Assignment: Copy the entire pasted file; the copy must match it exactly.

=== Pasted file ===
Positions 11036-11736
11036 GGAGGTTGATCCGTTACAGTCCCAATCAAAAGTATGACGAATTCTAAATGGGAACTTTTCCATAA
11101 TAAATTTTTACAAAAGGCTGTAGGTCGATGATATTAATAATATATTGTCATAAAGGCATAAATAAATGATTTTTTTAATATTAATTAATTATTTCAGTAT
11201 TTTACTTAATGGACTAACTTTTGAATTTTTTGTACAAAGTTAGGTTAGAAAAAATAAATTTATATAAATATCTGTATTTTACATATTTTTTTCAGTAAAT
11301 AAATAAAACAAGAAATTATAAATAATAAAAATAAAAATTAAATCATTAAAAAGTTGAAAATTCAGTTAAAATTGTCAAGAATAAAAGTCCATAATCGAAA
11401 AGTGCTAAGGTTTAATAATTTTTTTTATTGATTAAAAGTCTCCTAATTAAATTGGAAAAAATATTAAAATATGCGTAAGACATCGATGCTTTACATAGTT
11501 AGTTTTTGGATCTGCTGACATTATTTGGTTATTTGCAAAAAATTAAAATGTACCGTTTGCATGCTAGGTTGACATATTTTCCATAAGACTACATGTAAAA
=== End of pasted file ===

Positions 11036-11736
11036 GGAGGTTGATCCGTTACAGTCCCAATCAAAAGTATGACGAATTCTAAATGGGAACTTTTCCATAA
11101 TAAATTTTTACAAAAGGCTGTAGGTCGATGATATTAATAATATATTGTCATAAAGGCATAAATAAATGATTTTTTTAATATTAATTAATTATTTCAGTAT
11201 TTTACTTAATGGACTAACTTTTGAATTTTTTGTACAAAGTTAGGTTAGAAAAAATAAATTTATATAAATATCTGTATTTTACATATTTTTTTCAGTAAAT
11301 AAATAAAACAAGAAATTATAAATAATAAAAATAAAAATTAAATCATTAAAAAGTTGAAAATTCAGTTAAAATTGTCAAGAATAAAAGTCCATAATCGAAA
11401 AGTGCTAAGGTTTAATAATTTTTTTTATTGATTAAAAGTCTCCTAATTAAATTGGAAAAAATATTAAAATATGCGTAAGACATCGATGCTTTACATAGTT
11501 AGTTTTTGGATCTGCTGACATTATTTGGTTATTTGCAAAAAATTAAAATGTACCGTTTGCATGCTAGGTTGACATATTTTCCATAAGACTACATGTAAAA